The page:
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Transparent decision-making

A landmark decision against the partial de-scheduling of the Għar il-Kbir buffer zone has just been made. The Environment and Planning Review Tribunal overturned a 2015 Planning Authority decision to remove the scheduling of an area of land in the limits of the locality on the basis that the Siġġiewi local council had not been properly consulted.

The area, targeted by developers for the extension of a nearby quarry, formed part of a scheduled area of archaeological importance known as Ix-Xagħra il-Kbir, a Class A site lying about two miles south of Rabat near Clapham Junction. Caves there, once Malta’s largest troglodytic hamlet, were occupied over many centuries until 1836 when their inhabitants were moved to Siġġiewi as the caves were considered insanitary.

Siġġiewi council’s architect, Carmel Caccopardo, and Flimkien Għal Ambjent Aħjar, said that tribunal’s decision would necessitate a change in the law to ensure no planning watchdog would make decisions behind closed doors.

Former Siġġiewi mayor Karol Aquilina, now a member of Parliament, rightly emphasised that the de-scheduling process should not remain secret and the Planning Authority had an obligation to consult with the local councils.

In its decision, the appeals tribunal ruled that, although the law did not explicitly provide for public consultation on a de-scheduling request, the Planning Authority nevertheless had an obligation to inform the public because scheduled sites were publicly listed and were, therefore, matters in the public domain.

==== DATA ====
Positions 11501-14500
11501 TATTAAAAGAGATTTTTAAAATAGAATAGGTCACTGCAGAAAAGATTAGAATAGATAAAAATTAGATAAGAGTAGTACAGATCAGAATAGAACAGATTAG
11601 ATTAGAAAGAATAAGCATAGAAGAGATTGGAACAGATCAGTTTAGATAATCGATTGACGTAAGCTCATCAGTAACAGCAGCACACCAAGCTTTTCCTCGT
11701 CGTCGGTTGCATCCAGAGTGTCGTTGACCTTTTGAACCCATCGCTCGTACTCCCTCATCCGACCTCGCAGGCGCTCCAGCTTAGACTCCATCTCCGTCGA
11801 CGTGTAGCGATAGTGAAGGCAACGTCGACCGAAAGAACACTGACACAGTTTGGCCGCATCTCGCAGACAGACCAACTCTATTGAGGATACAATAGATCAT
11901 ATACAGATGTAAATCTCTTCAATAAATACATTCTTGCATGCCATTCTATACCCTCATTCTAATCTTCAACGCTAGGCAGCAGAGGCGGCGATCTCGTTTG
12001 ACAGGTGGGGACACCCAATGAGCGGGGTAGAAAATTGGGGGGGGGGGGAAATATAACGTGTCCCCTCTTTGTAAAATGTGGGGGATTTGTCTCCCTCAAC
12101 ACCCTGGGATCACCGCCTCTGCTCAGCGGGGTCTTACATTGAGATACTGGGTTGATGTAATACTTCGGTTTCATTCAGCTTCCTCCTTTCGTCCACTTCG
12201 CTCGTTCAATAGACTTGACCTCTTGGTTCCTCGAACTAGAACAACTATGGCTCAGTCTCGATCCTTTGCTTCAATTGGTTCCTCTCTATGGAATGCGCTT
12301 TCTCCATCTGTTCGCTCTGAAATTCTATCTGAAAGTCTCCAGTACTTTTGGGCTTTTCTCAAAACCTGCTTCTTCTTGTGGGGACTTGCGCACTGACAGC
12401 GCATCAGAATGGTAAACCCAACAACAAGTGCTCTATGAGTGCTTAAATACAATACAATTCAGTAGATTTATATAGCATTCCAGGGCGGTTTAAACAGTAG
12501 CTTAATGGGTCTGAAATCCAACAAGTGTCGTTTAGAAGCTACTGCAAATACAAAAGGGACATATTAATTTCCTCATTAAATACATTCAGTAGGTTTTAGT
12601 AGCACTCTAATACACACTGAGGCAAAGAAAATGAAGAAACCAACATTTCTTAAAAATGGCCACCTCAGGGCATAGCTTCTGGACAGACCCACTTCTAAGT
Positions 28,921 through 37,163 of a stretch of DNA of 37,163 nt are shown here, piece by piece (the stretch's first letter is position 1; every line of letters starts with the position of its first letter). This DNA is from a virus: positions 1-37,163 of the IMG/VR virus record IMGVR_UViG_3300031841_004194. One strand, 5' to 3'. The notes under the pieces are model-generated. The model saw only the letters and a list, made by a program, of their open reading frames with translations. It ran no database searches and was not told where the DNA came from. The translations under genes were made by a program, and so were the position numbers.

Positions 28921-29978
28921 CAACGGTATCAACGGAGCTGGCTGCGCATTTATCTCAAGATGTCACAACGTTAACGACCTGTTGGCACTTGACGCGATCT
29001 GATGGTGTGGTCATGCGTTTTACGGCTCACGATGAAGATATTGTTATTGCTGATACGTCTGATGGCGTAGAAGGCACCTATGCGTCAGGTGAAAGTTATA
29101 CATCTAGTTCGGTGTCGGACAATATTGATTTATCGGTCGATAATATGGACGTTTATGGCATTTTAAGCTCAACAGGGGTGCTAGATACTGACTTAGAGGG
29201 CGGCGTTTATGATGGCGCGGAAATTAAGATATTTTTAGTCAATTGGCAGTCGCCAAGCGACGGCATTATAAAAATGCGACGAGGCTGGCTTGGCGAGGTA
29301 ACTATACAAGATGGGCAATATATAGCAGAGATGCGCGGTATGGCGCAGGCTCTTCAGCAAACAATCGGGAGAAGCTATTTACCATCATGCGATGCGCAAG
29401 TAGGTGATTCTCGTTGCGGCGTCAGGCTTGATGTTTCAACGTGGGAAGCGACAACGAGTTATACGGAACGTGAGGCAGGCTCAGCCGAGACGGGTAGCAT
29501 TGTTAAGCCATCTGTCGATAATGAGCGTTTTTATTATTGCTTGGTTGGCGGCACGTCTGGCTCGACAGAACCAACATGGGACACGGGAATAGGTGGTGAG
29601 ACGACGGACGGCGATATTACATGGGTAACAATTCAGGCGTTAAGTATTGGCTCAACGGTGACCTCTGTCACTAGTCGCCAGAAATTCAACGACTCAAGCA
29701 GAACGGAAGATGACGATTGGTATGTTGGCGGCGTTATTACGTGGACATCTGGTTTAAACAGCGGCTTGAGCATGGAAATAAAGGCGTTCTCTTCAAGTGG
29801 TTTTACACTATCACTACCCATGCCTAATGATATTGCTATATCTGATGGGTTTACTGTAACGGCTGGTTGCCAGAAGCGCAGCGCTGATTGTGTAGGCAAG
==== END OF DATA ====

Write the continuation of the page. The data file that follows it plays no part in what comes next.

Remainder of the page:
Moreover, the tribunal observed that the Planning Authority had been in constant contact with the applicant and should, therefore, have extended the consultation to any others having an interest in the case. In mitigation, the Planning Authority contended that the planning concerns highlighted by the council and FAA had been considered throughout the process and the decision to de-schedule the land had been guided by scientific studies. It claimed that, by the time the land had been scheduled in 1996, “it had already been disturbed by mineral excavations and certain natural features had been destroyed irreversibly”.

There are two salient lessons to be drawn from this decision. The first concerns transparency and accountability. Promoting transparency, accountability and openness are fundamental to good governance. Successive Maltese administrations have been found wanting on this score. Their lack of transparency almost invariably leads to poor decision-making and accusations of maladministration if not corruption.

The second follows directly from the first. There is a marked tendency for central government authorities to seek to ignore councils in decision-making processes. This, as this case has demonstrated, is especially so where important environmental and development planning decisions are concerned. The result, again, is poor decision-making.

It must be hoped a more efficient and open process of consideration will lead to the two appeals raised by the developer – one of which is seeking the extension of the de-scheduled area and the other challenging the refusal of the original development application – to be rejected.

Having the central government decide on its own on such matters is not only wrong but also extremely short-sighted. Councils have the pulse of the people they serve. They know exactly how constituents will react to any decision made by the government. They have a fund of local knowledge and experience which bodies like the PA ignore at their peril.

This is a Times of Malta print editorial

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